Very simply, this parable has to do with the Jesus-given mission of every believer and congregation that exists.
Jesus calls each of his followers to be “fishers of people.” Reaching new people with the gospel of Jesus is the life-blood of a congregation. If new people are not reached, then that congregation will dwindle, decline, and eventually cease to exist.
If followers of Jesus find that the places where they are “fishing” have been “fished-out,” meaning that everyone is already a follower of Jesus, it’s time to seek out a new place to fish, because that’s the mission. And just because one place has been “fished-out,” does not mean that a particular follower’s mission has been completed. No, it’s time to find a new place to fish. Continued existence depends upon it.
The reason behind writing the parable was that I have encountered just such a reason for people not reaching out. The areas in which they live and move have, in their analysis, been “fished-out.” And when I talk about needing to find a different place to “fish,” I’m told they don’t know how to go about finding a different place to “fish.”
My response is that they need to seek out doing different things, taking advantage of different opportunities to interact and connect with different people in the community. Fort Dodge is a community of over 25,000 people. I guarantee that there are many, MANY, people in this community who don’t have a relationship with God through Jesus. I guarantee you that there are many, MANY, people in this community who are not connected to a local congregation. One just has to seek them out.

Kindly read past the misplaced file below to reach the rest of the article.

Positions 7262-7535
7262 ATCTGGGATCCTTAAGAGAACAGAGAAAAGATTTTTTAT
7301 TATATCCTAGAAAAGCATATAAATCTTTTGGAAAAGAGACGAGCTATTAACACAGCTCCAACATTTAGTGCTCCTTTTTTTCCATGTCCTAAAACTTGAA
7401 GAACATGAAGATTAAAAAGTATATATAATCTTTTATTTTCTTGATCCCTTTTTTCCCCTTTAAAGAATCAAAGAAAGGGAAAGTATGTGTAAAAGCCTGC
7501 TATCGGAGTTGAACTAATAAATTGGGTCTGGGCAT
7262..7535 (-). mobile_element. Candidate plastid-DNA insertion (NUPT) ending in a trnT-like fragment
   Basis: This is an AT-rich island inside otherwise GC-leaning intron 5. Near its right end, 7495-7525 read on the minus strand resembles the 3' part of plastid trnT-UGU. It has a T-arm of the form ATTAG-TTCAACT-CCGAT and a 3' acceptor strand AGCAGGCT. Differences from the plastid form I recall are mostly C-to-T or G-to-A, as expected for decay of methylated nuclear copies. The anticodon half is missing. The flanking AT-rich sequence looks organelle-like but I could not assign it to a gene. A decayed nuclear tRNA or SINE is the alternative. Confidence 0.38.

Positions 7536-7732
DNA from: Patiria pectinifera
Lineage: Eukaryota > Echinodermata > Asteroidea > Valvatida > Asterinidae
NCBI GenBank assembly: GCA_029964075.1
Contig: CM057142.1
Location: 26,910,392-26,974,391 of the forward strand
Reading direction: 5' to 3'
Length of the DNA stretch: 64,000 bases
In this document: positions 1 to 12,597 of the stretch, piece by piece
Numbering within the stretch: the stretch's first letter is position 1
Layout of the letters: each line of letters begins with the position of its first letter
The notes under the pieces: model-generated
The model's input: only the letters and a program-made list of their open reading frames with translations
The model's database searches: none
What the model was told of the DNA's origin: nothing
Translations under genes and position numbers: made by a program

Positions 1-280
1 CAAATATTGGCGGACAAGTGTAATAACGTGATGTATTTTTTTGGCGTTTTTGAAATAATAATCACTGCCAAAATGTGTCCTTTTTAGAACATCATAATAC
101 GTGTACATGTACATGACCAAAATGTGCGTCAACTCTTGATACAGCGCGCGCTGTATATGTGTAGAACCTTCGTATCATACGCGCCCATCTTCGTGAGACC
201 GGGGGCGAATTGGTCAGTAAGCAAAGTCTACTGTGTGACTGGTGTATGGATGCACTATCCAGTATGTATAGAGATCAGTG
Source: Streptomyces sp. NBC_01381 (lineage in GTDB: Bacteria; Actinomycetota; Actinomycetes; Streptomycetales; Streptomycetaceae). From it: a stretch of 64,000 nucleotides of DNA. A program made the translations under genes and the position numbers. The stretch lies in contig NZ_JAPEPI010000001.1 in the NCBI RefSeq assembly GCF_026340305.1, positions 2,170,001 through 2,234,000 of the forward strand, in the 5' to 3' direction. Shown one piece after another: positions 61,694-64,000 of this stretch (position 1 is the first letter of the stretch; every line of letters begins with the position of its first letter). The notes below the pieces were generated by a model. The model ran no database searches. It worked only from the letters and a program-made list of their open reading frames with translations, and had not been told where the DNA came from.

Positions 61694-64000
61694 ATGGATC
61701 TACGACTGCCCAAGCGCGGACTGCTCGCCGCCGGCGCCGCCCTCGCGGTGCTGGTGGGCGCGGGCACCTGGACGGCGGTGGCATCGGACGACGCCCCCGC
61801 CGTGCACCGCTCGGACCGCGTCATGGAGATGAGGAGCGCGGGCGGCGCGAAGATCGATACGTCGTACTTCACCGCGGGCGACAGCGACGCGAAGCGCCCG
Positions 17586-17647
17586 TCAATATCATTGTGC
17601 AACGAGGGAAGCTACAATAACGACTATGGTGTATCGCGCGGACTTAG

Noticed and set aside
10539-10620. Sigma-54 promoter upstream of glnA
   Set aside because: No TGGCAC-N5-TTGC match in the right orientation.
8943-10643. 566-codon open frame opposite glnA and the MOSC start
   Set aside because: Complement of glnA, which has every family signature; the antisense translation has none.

The real issue in all of this is that of being “mission-minded” and “mission-driven.” Both Matthew, in his gospel, and Luke, in Acts, states that Jesus’ last command to His disciples was to be witnesses and make disciples – THE mission. I think that (and the actions of the apostles and other early followers demonstrate this) this final command must be the one always at the front of the mind of every follower, it must be a driving force, yet, through conversations with multiple people, I find that this is not the case, and probably has not been the case for quite some time.
And eventually what happens is the dwindling and decline of a local congregation until that point when all of its saved resources are consumed and death occurs.
All because of refusing to find new places to fish and, instead, just stop fishing altogether because the place has been “fished-out.”